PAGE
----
Wow, Google Really, Really Wants to Be Cooler Than Apple

So many sick burns from Google to Apple this week.

Karisa Langlo Senior Editor
Karisa Langlo has been writing and editing professionally for over 12 years, joining CNET with two writing degrees and bylines in Milwaukee Magazine, Louisville Magazine and The Masters Review. She started on CNET's mobile team before expanding to all tech and now works across categories to optimize the performance of all CNET advice and storytelling, from Wellness to Money, News and Culture. Karisa also manages strategy for CNET's Tips franchise.
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three Pixel 7 phones, in black, silver and white

Google unveiled its Pixel 7 lineup with a little shade thrown at Apple.

Google/Screenshot by Ian Sherr/CNET

Tech duopoly in-fighting -- love to see it. Google dropped several sick burns on longtime frenemy Apple during its Pixel event Thursday, where the tech behemoth unveiled its Pixel 7 lineup and long-rumored Pixel Watch and teased a forthcoming dockable Pixel tablet -- and we are here for it. 

Google's event livestream began with a fun bit of adver-tainment wherein a group of musicians coordinated an impromptu virtual jam session with a little help from their Pixel phones, watches and earbuds. As the hip quartet came together to make beautiful music on the same stage Google's executives were about to appear, I thought for a second I was viewing another Apple event. Is Google "cool" now?

As a person sitting here with a Fitbit on my left wrist and a Pixel 6 to my right, I will disclose my bias and say, yes, totally cool. As a person sitting here counting the ways Google just pulled a "How do you do, fellow kids?" I have to say… probably not. 

There was a guy in my college dorm who wanted nothing more than to have friends stop by to hang out, but for whatever reason (he was kind of weird, I guess) no one ever knocked on his door. "I don't understand it," he said. "I have food. And music!" That's basically Google. 

To me, the Pixel 6 rocks, the Pixel Watch looks like a winner and Android 13 has a ton of great features to get excited about. But the Pixel brand has still only earned 2% of the North American market compared to the iPhone's 52%. 

Still, I love a good underdog story, or whatever you call a software giant with a shaky hardware track record that also happens to be one of the largest companies in the world. And I especially enjoy it when that "underdog" is this savage.

Pixel 7 in white and Pixel 7 Pro in black, held side by side facing backwards

The Pixel 7 (left) and the Pixel 7 Pro.

Lisa Eadicicco/CNET

Always-on display and lock screen widgets: "We take it as a compliment when others in the industry follow our lead," Google's VP of Product Management Brian Rakowski said at the Pixel 7 keynote, name-checking the Pixel's always-on display, lock screen widgets and astrophotography. To paraphrase: But we've had this stuff for, like, ever! Apple notably just added an always-on display to the iPhone 14 Pro and lock screen widgets in iOS 16, both in the past -- checks watch -- month.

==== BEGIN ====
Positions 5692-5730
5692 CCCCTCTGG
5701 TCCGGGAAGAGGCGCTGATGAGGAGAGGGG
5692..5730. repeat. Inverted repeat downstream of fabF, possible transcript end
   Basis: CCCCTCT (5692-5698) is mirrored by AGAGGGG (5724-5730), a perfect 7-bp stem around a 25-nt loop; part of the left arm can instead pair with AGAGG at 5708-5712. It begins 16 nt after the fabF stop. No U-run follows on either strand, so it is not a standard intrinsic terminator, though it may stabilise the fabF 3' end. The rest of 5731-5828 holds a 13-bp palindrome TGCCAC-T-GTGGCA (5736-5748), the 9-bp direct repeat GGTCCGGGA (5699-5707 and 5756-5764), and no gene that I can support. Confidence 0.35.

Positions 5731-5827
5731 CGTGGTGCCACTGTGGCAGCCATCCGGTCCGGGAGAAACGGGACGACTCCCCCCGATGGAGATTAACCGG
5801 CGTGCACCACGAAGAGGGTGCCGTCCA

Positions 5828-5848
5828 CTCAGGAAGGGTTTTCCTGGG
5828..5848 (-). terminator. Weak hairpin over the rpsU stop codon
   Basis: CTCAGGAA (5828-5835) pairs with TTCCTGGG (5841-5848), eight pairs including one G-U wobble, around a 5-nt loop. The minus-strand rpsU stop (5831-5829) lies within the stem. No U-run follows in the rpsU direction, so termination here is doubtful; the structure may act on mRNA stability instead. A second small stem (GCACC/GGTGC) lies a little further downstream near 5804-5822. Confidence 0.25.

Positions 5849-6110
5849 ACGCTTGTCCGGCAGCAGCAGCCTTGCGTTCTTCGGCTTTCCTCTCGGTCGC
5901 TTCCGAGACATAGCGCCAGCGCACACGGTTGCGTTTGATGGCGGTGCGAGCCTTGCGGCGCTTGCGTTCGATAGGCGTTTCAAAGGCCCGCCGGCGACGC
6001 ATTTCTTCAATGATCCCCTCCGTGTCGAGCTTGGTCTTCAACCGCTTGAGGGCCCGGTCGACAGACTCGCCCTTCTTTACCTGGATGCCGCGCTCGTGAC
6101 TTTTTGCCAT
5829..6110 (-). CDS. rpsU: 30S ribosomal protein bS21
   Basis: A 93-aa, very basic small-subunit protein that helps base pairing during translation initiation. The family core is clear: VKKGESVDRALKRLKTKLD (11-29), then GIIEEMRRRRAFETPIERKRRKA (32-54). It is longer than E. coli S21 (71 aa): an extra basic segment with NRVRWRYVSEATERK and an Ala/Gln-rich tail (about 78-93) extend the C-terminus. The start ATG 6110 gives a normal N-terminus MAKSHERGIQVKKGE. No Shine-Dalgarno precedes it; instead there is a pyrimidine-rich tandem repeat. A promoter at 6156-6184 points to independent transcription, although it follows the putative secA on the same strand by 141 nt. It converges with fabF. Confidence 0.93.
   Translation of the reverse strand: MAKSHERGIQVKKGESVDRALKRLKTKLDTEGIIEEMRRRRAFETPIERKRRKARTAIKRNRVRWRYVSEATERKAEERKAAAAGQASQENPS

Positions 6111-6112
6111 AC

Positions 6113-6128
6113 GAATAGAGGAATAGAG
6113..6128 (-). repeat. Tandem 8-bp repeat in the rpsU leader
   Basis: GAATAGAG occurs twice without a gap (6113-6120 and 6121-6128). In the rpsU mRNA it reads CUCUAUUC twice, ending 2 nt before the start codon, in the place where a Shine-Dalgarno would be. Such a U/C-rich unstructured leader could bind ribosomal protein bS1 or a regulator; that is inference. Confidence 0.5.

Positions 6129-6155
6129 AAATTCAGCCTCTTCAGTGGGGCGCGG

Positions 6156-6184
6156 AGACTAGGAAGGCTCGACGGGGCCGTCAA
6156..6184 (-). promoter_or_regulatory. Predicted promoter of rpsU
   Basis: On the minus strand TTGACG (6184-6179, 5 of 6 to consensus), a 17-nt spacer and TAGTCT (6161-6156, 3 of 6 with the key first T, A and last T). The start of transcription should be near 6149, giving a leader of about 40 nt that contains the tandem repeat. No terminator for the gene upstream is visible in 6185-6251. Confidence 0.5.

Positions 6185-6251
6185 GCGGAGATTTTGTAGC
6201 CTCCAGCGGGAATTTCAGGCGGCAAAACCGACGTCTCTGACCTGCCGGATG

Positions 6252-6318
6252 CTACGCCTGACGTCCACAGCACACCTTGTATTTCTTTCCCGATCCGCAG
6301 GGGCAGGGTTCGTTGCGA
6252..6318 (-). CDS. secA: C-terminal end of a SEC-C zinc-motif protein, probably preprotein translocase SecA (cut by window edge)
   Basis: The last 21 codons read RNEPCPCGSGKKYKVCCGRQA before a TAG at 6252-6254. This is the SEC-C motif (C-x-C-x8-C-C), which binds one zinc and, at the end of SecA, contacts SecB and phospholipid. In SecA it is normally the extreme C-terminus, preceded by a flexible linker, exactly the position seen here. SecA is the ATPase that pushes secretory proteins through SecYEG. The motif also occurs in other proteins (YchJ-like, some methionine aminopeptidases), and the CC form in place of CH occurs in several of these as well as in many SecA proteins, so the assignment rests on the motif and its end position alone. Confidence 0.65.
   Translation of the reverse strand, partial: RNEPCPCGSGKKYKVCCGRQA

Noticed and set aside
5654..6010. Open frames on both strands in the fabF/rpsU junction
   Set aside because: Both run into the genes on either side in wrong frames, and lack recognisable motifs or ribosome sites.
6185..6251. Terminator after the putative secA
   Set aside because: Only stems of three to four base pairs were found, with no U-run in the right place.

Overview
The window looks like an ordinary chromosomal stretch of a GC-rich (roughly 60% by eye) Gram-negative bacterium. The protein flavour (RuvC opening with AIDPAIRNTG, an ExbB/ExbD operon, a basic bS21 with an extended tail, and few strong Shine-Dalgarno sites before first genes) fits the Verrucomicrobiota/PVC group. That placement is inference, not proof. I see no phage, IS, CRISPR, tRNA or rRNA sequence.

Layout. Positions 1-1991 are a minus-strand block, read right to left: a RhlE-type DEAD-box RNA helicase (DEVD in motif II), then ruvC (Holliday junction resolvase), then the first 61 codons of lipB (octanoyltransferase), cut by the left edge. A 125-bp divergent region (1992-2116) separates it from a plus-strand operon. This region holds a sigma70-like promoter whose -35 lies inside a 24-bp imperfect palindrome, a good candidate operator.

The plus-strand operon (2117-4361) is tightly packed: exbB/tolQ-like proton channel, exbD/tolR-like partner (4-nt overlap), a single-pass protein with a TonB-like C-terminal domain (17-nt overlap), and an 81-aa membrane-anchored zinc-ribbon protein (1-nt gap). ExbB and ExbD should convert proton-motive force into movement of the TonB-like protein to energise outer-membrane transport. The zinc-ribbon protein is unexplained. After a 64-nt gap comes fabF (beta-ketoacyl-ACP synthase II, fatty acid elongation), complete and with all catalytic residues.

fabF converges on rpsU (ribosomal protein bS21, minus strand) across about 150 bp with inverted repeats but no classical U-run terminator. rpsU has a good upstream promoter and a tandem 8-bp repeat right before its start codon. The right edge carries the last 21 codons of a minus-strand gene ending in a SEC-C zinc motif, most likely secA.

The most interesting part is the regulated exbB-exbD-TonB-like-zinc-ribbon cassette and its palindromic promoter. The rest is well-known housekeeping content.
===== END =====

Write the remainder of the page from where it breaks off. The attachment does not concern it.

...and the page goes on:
Car-crash detection: Rakowski also pointed out Google introduced car-crash detection three years ago, before it was cool -- before it was a twinkle in the iPhone 14's eye. Major hipster vibes.


The iPhone features a flat edge.


iPhone design: Google threw a little shade at Apple's design choices as well, veritably subtweeting the iPhone's colors ("We don't just copy/paste one color we like across all of our products"), flat-edged slabular design ("Your phone and watch are designed to be personal, to be touched and worn … And they have smooth, rounded surfaces so they always feel right in your hand and on your wrist") and the Apple Watch's "prominent" external connectors ("You'll notice that the Pixel Watch doesn't have [them], like a lot of watches do").

Photo Unblur: One of the Pixel 7's exciting new features is Photo Unblur, which Google says will sharpen blurry photos, even old ones taken "on a phone or a camera that doesn't quite match the quality of a Pixel phone." Like, say, an iPhone? Just saying the quiet part out loud here.

RCS: The spiciest zinger came from Google's requisite RCS plea. "RCS is the modern industry standard for messaging. And it's already been adopted by most of the industry," Rakowski said, emphasizing modern and most. Note that RCS is actually Google's own technology, not technically an industry standard (and not without its problems). Google's been trying to make RCS happen since 2008, really hijacking the green bubble shame story. "We hope every device-maker gets the message and adopts RCS, making texting better for every smartphone user," Rakowski added. To paraphrase: I am once again asking you to support Rich Communication Services! 

the Google logo and Made by Google are projected on a stage in front of an audience

This is not the first time Google has called out Apple for not "getting the message." In August, Google launched an entire Android campaign dedicated to the cause, this time explicit in its addressee. Google announced several enhancements to its Messages app earlier in 2022, many of which make texting a friend with an iPhone a little nicer. But Apple doubled down on its proprietary messaging app in iOS 16, releasing new features like unsending a text that won't work when your recipient is team Android. "Buy your mom an iPhone," sniffed Tim Cook. The blue/green bubble divide lives on. So much drama!

I would be remiss if I didn't point out this underdog story is not without its plot twists: Google later announced features for the Pixel phone lineup that it copied from Apple, like Cinematic Blur (or Cinematic Mode), 2x zoom and face unlock/Face ID.

For more Google Pixel coverage, check out everything Google announced, our first takes on the Pixel 7, Pixel 7 Pro and Pixel Watch, and relive the experience with CNET's live blog.